And so the pushing continues. Hamlin has discovered he can push-draft a car in front of him for two full laps before his water temperature pegs. Fabricators reinforce the noses and tails of restrictor-plate cars with the intent of taking a beating. But NASCAR's concern is more about where the drafting takes place and the potential volatility. "If you look at the pushing, if you look at the bump-drafting, if you look at the blocking — if you look at all of it — the cars stand a lot better chance staying under control when they're going straight, down the back straight or even down the front straightaway," Darby said. "When cars are turning corners, a little of that goes a long way, and what we did see yesterday was a couple instances of somebody pushing a car or bump-drafting and getting carried away with it too deep into the corner to where the front car actually got sideways in practice." The boys in the tower will be monitoring the situation closely throughout the race. Certainly, race director David Hoots will repeat the infamous pre-race words recited at Daytona and Talladega, "Drivers, this is your warning ..." But on Sunday, the competitors also need to understand where the zones are and what the consequences will be.

Whole lot of shaking going on

Goodyear received numerous complaints from drivers regarding vibrations with the tires. "We've had some people that have reported unexplained vibrations on the racetrack," Goodyear engineer Rick Heinrich said. "We went through and rechecked the balance on the assemblies and haven't seen an explanation in terms of balance. We've rebalanced some (tires) and the teams that went back on the racetrack found the same vibration. "We're still looking at it trying to find an explanation from a wheel/tire standpoint, but we haven't found one." One tire specialist said since the track was repaved three years ago, the smoothness of the surface has offered a greater awareness of the car to the drivers. Heinrich concurred that complaints have increased since the repaving.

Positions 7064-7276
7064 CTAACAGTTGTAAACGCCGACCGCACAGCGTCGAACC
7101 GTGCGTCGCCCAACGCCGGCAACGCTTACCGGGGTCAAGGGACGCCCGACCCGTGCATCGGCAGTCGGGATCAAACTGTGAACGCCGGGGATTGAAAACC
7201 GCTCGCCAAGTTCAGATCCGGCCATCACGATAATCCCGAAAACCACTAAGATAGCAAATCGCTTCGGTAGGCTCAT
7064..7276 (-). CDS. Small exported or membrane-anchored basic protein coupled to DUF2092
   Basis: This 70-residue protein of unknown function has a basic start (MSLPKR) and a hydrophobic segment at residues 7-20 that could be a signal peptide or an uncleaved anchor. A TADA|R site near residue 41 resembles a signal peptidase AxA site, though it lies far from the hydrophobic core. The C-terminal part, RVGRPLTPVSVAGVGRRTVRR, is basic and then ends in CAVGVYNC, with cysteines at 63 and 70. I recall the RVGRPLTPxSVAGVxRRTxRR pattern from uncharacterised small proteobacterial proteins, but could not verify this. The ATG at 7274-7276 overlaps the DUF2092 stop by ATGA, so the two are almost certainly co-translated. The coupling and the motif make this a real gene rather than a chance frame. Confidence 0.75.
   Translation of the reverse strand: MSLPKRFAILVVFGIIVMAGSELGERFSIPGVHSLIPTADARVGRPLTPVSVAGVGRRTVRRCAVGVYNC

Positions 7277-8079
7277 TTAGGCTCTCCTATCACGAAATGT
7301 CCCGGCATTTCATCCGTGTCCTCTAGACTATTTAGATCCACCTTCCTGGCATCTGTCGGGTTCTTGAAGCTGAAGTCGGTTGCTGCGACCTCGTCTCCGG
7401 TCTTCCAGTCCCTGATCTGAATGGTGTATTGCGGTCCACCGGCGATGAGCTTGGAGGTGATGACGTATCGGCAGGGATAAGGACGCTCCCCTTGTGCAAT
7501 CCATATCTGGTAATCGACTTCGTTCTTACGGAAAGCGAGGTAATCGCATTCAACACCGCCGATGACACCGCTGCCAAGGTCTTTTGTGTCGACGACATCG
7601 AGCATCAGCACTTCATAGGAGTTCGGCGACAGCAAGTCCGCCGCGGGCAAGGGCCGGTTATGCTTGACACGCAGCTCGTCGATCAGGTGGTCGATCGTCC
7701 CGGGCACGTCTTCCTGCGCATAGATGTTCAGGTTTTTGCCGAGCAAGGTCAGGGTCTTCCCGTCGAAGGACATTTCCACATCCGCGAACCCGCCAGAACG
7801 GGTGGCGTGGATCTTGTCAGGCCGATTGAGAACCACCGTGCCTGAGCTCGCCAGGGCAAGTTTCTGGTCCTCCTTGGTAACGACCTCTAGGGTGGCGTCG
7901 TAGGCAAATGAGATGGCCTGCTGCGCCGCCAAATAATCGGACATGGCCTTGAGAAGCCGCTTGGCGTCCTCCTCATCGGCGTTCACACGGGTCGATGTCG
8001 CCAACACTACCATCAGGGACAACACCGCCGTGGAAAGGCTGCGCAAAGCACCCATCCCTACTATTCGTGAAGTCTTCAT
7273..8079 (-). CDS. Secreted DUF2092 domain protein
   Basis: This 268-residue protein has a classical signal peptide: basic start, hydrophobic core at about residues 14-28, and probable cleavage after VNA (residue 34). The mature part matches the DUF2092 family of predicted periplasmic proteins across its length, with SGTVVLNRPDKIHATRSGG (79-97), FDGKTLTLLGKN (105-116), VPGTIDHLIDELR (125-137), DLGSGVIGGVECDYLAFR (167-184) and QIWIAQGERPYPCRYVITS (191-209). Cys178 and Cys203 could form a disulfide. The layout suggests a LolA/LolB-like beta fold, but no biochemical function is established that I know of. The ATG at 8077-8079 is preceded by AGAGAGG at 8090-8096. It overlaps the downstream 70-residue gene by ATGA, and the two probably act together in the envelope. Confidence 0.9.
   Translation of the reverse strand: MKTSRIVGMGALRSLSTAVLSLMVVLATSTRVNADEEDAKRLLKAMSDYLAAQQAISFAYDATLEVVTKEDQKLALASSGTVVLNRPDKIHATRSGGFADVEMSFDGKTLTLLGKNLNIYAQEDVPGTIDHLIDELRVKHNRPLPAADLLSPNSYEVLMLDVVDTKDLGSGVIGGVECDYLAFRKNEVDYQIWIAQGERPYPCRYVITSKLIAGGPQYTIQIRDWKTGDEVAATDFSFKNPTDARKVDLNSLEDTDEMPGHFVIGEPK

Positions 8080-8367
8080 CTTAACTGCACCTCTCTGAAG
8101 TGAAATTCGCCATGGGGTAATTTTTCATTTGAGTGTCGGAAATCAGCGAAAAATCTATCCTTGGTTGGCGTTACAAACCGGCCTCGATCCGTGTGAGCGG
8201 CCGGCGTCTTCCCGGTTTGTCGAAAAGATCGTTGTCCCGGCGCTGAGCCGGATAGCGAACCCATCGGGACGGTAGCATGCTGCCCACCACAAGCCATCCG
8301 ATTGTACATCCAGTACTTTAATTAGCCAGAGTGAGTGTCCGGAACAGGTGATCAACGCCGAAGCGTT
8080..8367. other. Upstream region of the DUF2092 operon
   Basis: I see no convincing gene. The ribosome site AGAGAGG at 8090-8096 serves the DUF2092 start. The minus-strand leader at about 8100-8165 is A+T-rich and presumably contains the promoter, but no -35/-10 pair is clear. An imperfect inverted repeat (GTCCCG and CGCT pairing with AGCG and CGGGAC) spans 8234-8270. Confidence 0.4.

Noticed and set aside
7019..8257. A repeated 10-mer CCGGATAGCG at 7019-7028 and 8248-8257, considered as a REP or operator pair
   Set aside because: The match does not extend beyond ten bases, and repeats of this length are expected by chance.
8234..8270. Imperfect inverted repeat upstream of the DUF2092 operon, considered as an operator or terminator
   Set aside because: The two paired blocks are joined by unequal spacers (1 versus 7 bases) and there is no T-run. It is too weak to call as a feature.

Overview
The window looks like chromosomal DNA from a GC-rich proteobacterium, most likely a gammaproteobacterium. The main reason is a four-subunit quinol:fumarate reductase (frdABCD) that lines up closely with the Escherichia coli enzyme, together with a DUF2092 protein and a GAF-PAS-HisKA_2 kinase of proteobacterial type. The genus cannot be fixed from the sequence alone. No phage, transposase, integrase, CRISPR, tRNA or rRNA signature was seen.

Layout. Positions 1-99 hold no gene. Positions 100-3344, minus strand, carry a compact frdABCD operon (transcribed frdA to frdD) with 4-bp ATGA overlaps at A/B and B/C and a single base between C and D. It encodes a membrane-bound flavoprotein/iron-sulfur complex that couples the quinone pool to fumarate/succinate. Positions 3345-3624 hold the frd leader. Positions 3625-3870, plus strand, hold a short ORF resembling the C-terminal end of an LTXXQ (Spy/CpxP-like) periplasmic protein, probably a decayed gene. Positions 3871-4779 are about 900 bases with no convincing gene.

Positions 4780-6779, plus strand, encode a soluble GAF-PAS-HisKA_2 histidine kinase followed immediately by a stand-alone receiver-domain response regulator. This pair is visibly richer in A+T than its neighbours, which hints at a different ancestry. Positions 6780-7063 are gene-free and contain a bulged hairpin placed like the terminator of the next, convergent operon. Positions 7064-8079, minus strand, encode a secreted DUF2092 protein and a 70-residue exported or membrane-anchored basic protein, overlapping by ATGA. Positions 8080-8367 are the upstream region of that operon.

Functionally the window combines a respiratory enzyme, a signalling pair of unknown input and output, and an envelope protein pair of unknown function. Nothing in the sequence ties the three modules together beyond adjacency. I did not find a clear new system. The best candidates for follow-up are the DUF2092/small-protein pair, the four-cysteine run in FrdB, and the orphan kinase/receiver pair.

Filling seats

Truck Series rookie James Buescher will drive the No. 1 car starting with the Nationwide Series new-car test on Monday at Talladega as well as the upcoming races at Texas Motor Speedway and Phoenix International Raceway in preparation for a full-time gig in 2010. Buescher finished 15th in Saturday's Mountain Dew 250 and is 14th in the point standings.
Tagged: Jimmie Johnson, James Buescher, Michael Waltrip, Denny Hamlin